Ah.. The life of the small-time roadie. I would wish it upon anyone.
I never liked big coliseum music shows. I’ve seen, in my life, in a large venue: Rush twice. That’s it.
In mid-sized venues, I have seen: Steely Dan, Barry Manilow, and that lady who plays the piano that my good friend was obsessed with for a while (sorry – can’t recall the name, but she’s pretty famous). I’m pretty sure that’s it, and I’m perfectly content to keep it that way.
I always felt somewhere inside that there was something unsatisfying about seeing a musician perform, from the far-side of a football field, although I did always wish I had gotten to see the farewell tour of The Who. But music should be more intimate, and personal. That’s why I am a big fan of subway busking.
A few years back, I met a gal at a party who claimed to be a “singer-songwriter”. At the time, I had no clue what that meant, except I guessed it meant she played music. I was thrilled later when I looked her up online and found a few of her demo recordings. The songs were about love and angst, the voice was sweet magic, and I knew how to get in touch with her to arrange a date. Pretty neat, I thought.
Now we’re married, and I’m the roadie. That means, I get to carry stuff, and I get personal introductions to dozens of fantastic singer-songwriters, many of whom are now good friends.
A few of them are going to be performing right in my neighborhood next week – Wednesday, August 18th, at the Brewed Awakening coffee shop in Metuchen, NJ (nice coverage and fantastic photos of the previous show in this series on the Metuchen Living site):
- My dear wife and Hostess Extra-ordinaire, Sharon Goldman, who also spends a good bit of her time maintaining the Songwriting Scene blog (for which I, the eternal Geek-in-Law, am also “roadie”).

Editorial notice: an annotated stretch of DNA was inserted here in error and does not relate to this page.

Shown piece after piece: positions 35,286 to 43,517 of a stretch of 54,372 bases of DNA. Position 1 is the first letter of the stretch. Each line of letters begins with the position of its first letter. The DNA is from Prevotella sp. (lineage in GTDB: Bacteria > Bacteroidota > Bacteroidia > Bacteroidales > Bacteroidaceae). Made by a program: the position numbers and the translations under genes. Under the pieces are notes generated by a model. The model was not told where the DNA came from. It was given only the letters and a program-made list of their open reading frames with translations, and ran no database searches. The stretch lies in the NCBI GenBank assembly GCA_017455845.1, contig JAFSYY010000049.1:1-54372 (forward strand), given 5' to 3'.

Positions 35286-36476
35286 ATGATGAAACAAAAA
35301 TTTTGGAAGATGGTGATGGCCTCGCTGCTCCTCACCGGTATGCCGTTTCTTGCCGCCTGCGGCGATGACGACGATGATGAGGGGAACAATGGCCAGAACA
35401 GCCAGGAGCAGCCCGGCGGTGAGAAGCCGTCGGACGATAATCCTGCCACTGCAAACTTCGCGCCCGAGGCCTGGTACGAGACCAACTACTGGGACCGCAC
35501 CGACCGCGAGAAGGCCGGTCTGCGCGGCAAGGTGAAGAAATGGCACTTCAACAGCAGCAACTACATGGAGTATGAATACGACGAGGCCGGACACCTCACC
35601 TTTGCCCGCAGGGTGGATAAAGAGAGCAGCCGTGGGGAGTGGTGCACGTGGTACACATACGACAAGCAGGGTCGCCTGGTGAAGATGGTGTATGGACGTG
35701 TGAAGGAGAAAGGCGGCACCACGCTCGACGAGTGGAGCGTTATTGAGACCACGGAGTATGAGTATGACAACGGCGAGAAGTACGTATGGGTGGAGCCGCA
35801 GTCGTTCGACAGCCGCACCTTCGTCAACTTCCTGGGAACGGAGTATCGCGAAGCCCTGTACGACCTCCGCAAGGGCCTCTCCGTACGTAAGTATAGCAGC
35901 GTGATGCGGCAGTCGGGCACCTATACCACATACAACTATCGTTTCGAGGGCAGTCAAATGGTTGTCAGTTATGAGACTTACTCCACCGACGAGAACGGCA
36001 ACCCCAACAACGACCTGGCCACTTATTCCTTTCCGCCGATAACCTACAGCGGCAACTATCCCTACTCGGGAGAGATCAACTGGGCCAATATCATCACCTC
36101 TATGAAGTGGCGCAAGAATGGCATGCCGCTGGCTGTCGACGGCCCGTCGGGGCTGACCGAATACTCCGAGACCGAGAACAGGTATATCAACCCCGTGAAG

- Our dear friend Meg Braun, who is making the trip out from New York City to support the local Metuchen music scene. Her song, New Orleans from Tomboy Princess, is always a crowd-pleaser. And, being a sucker for songs about Life and Love, it’s always a treat to see this warm-hearted songwriter.
- And, Rich Deans, whose songs such as Don’t Dig My Grave too deep and House of Stone (available on Blue City at CD Baby) have sunk deep into my musical memory as much for having heard him perform them (Cafe Z in Rahway, NJ and John Street Jam in Saugerties, NY), as for when I have heard fellow songwriters perform covers of these songs over the years. (You can see the Pat Wictor cover on YouTube here.)
But I digress, with my shameless promotion of some of the wonderful singer-songwriters in my life.. 🙂
In the years since we met, my wife has occasionally lamented, sometimes as we packed up from a show at a coffee shop with a particularly hyper-active cappuccino machine, that singer-songwriters are “a dime a dozen”. To which I would always reply:
You add to the Fabric of the Universe.
The World can always use more music.
Note: The “Fabric of the Universe” line, I have always attributed to the character Data from Star Trek, but when I tried to find a reference for that line, I was not able. Perhaps I am mis-remembering..
I think it’s a common Quirk of the Talented, to not see oneself as special. Not being a talented musician myself, and having enjoyed a front-row seat on what I consider to be some of the truly most talented musicians in the World, it is equally hard for me to understand any lack of arrogance in a talented singer-songwriter. True, lugging equipment around and booking shows can be tiring and tedious, but when I hear the magic that comes from some of these singers, I feel like I am a member of a privileged class.
There are a LOT of talented people around. And I would gladly fill my days with seeing them all perform as often as possible. And as luck would have it, I am getting to do just that! (For example, on the 18th, right in my own backyard coffee shop – I’ll be the untalented guy carrying equipment. :-))